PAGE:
Then there is the portrait usually called “The Man in Pink”, but more properly, it is Moroni’s portrait of Giovanni Gerolamo Grumelli, painted about the same time as the preceding two portraits. Here we see an aristocratic Lombard dandy in full plumage, ready to mingle with the other dandies at the Spanish court in Milan. Grumelli was a well-liked and successful lawyer from an important family in Bergamo, who became a government official and professional archivist. He married three times (he was widowed twice), fathered many children, and was a close friend and advisor to St. Charles Borromeo about how to implement the reforms of the Council of Trent. In the past, pink was considered the preferred color for boys in the same way that blue is now, but the added twist here is that the Grumelli family crest bore a piece of pink coral on it, meaning that pink was not just a fashionable color for them, but a heraldic one as well.


Despite the skill demonstrated in these portraits, Moroni was not particularly good at straight-on religious paintings. However, he was adept at creating an updated version of what had been a traditional Christian artistic concept from the Byzantine and Romanesque through the Gothic and mid-Renaissance: the image of a donor, i.e. patron, depicted in prayer alongside saints or in Biblical scenes that had significance to that patron. This was a type of art that gradually died out beginning around Moroni’s time, when we begin to see fewer and fewer images of a patron alongside, say, the Nativity or surrounded by saints, and in some ways Moroni’s work is a kind of last gasp of that art form.

For example, in Moroni’s “A Gentleman in Adoration before the Madonna” (c. 1560) here in the National Gallery, which was the first piece of his that really caught my attention as a child, we see a man in stylish 16th-century attire praying before the Virgin Mary and Christ Child. The picture is quiet and still, while the flesh tones are warm and real. Similarly, in Moroni’s “A Gentleman in Adoration before the Baptism of Christ” (c.1555-60), in a private collection, a more somberly dressed young man is shown witnessing Jesus’ baptism in the Jordan from behind some classical ruins:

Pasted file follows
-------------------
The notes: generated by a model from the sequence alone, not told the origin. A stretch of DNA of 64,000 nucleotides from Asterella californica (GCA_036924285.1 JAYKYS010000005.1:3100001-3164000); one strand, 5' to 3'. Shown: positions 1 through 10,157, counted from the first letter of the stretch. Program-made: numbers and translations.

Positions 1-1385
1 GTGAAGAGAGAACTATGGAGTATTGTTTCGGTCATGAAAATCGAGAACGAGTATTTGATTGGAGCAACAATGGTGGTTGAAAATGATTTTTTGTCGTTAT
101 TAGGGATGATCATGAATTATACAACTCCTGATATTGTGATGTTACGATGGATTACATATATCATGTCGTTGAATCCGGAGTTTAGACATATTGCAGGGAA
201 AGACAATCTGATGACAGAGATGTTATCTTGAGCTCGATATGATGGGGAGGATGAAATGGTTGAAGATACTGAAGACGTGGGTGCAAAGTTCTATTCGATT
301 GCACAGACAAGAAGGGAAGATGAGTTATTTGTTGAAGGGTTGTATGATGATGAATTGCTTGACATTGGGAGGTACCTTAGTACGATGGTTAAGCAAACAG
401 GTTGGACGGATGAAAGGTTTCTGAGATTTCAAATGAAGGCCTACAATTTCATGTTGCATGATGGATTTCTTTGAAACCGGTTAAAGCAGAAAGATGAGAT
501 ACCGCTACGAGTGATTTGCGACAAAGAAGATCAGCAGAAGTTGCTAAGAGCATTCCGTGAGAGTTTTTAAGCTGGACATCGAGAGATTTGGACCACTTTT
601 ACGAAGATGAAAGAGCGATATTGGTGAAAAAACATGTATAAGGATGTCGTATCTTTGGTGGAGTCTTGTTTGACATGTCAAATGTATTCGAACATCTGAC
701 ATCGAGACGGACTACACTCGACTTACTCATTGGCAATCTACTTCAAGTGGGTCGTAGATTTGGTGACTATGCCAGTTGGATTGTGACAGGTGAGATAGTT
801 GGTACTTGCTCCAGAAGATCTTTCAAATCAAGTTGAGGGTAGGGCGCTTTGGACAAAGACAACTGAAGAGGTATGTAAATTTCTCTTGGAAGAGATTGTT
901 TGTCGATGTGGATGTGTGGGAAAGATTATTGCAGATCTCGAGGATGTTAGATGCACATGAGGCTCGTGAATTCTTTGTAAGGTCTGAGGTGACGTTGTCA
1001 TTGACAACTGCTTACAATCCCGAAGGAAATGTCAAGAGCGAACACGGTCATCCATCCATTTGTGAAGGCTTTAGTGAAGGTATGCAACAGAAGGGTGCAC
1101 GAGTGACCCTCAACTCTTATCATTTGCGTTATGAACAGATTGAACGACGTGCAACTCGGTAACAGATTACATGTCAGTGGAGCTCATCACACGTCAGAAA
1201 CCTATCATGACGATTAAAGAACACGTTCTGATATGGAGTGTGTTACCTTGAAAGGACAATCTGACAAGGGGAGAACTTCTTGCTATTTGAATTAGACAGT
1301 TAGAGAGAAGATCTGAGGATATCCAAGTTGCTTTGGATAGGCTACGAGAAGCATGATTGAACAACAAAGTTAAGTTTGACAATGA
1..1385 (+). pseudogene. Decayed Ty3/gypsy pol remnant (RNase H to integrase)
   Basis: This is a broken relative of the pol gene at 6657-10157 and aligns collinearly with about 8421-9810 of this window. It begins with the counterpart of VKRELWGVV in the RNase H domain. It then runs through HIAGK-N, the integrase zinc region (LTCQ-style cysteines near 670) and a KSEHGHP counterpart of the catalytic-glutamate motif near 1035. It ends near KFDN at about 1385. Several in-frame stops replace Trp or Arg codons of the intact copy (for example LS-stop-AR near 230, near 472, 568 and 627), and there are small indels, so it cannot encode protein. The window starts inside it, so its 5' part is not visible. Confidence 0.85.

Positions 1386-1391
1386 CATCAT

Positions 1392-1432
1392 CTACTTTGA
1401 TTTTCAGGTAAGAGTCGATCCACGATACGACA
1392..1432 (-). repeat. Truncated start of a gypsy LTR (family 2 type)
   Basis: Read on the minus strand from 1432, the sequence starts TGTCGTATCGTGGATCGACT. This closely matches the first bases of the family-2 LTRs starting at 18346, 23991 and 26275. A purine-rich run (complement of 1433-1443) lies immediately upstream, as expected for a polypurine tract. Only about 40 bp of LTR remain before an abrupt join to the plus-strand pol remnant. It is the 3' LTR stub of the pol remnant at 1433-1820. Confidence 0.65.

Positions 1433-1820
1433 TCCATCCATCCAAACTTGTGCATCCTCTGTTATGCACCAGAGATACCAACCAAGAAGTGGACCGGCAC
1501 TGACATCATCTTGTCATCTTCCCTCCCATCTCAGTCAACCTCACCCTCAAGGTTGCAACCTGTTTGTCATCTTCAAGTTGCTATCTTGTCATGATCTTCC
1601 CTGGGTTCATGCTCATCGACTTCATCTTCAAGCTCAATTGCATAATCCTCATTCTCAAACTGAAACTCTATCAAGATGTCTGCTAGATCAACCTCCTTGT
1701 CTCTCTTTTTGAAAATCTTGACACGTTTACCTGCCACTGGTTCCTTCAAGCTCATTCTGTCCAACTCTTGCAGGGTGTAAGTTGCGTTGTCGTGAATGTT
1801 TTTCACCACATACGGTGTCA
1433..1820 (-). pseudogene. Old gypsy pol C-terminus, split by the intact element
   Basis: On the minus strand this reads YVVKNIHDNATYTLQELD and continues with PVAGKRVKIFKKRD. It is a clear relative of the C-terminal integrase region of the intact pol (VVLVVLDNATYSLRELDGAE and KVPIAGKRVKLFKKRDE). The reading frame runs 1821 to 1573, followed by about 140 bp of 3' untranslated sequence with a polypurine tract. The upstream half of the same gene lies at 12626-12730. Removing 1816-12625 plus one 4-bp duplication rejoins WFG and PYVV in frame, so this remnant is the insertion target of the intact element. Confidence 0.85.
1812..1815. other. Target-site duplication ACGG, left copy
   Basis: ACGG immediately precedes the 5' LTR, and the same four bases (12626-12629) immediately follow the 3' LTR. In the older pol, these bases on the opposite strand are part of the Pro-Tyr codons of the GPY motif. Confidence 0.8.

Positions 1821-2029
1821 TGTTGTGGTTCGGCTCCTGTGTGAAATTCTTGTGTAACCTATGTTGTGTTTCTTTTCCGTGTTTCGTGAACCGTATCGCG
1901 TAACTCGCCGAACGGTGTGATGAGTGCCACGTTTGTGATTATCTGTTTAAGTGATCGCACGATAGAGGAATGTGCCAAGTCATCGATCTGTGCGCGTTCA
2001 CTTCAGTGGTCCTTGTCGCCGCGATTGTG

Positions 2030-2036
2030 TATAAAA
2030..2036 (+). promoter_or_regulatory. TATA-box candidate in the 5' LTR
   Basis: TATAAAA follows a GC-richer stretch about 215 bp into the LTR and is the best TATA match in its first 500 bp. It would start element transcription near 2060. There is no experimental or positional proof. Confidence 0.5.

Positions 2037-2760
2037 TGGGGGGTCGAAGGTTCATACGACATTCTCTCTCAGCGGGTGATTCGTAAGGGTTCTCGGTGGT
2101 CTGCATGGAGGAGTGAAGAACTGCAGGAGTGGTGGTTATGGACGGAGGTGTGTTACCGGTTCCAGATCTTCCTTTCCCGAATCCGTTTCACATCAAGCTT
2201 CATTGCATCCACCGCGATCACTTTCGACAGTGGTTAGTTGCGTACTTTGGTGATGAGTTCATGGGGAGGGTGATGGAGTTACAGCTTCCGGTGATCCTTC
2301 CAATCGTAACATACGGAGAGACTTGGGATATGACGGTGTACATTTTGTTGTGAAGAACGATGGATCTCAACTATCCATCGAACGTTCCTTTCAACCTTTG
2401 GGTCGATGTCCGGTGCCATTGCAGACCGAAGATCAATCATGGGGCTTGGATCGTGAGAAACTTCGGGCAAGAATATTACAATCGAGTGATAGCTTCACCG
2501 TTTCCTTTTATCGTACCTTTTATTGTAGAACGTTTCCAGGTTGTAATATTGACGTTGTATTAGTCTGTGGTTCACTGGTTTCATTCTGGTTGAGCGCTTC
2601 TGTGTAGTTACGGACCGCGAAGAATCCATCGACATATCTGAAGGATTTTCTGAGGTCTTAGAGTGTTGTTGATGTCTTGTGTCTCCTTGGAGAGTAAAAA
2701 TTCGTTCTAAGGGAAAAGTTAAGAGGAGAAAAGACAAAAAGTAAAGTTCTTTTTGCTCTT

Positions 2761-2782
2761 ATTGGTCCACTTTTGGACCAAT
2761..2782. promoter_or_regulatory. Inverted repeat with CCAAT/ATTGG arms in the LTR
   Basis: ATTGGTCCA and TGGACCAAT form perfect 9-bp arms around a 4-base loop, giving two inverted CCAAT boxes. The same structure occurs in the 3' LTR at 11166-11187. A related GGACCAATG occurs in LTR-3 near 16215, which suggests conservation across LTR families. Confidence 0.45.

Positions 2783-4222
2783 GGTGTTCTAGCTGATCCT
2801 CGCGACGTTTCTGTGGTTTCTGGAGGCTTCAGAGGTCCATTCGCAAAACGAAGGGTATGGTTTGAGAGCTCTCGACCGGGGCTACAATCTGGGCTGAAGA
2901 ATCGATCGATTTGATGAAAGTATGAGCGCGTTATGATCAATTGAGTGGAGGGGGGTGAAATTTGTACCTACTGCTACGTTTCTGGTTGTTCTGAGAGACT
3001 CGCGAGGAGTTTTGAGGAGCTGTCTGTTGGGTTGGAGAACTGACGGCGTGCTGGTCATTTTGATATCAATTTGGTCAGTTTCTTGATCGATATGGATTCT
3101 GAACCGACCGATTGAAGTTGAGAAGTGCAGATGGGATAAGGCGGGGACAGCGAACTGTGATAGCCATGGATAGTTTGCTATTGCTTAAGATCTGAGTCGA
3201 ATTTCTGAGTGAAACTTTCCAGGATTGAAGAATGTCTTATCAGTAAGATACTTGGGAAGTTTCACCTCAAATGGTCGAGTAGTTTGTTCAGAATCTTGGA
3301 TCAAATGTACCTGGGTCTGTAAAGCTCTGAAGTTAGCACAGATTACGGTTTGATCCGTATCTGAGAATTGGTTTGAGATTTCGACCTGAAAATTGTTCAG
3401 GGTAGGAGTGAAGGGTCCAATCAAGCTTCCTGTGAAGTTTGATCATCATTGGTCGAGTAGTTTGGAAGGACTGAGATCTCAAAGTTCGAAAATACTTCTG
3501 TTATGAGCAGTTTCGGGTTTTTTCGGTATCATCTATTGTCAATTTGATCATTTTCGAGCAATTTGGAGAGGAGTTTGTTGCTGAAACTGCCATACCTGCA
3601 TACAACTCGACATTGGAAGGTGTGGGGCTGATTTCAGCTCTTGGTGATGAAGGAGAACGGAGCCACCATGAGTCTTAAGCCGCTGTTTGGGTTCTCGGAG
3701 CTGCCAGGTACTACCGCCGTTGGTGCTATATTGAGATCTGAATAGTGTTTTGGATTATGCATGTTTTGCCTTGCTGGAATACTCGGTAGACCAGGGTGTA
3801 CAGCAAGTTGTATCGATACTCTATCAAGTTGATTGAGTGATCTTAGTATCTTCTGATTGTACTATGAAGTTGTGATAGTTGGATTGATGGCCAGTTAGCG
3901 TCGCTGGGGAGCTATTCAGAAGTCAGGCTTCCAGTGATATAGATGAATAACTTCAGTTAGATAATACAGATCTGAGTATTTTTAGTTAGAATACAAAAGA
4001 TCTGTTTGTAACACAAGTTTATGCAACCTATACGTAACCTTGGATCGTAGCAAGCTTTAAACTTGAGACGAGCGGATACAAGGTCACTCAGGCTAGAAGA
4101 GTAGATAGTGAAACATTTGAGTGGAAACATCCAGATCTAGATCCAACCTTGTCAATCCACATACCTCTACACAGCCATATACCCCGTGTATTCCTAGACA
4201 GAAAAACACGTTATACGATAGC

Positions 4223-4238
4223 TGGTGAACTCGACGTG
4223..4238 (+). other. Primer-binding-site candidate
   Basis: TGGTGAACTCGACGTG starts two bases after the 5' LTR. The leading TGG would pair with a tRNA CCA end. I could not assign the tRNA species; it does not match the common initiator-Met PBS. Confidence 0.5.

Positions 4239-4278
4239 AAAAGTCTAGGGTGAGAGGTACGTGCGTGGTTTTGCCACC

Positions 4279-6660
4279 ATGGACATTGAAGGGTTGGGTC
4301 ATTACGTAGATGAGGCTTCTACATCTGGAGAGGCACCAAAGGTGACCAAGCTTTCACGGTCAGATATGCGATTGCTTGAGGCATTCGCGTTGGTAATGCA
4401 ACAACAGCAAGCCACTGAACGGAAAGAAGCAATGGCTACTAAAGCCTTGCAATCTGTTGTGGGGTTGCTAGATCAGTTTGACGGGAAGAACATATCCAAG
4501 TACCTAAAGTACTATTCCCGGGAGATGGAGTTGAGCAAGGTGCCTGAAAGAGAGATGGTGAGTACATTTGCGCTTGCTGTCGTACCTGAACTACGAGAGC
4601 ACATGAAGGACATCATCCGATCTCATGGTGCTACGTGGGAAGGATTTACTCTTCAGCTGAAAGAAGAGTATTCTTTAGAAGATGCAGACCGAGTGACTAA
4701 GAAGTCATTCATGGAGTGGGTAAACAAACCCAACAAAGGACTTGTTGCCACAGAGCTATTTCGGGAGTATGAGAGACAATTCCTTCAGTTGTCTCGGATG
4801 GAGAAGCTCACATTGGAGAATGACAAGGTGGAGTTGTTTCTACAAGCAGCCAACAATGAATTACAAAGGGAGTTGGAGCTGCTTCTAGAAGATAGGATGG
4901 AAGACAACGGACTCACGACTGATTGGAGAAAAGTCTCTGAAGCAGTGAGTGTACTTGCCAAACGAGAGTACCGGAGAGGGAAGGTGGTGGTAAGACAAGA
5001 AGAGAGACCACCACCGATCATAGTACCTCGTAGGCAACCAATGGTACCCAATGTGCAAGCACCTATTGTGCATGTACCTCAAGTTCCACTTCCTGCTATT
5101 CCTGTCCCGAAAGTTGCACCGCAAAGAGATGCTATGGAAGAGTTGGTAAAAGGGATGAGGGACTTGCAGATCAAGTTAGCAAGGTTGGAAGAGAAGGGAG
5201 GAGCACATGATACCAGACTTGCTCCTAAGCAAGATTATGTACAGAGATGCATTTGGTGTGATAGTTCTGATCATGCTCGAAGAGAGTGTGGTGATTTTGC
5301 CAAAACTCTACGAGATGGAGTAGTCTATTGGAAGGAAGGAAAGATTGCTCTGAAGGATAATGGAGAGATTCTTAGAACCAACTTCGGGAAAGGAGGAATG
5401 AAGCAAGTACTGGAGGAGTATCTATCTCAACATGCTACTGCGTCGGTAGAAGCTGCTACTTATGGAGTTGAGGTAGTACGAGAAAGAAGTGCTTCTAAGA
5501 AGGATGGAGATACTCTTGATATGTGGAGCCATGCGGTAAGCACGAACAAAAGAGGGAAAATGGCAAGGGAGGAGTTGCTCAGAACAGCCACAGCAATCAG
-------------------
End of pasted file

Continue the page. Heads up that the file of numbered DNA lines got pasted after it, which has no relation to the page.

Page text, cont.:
As an aside, I have to say that for many reasons, The Frick has become my favorite museum in New York, hands down. While not as vast a collection as that at The Met just up the street, both the permanent collection and the special exhibitions at the museum, the former 5th Avenue mansion of financier Henry Clay Frick, have never failed to please, educate, and inspire every time I visit. Its curatorial staff has taste and style, and doesn’t dumb down its shows in the way that The Met and many other major museums have done in recent years, in an effort to try to attract more visitors. On my most recent visit, to review “Jacob and His Twelve Sons”, there were certainly plenty of visitors, but not such a crushing throng as to be unable to sit and quietly look at and think about the art on display. And while there seems to be a continuing see-saw of conflict between the museum’s desire to expand and the NIMBYism of its neighbors, hopefully the ability to show not only more of the works in its permanent collection but also to host larger exhibitions, lectures, and other events, will soon come to fruition.

“Moroni: The Riches of Renaissance Portraiture” will open at The Frick on February 21st of next year and run through June 2nd: I can guarantee you that you will read my review of it somewhere.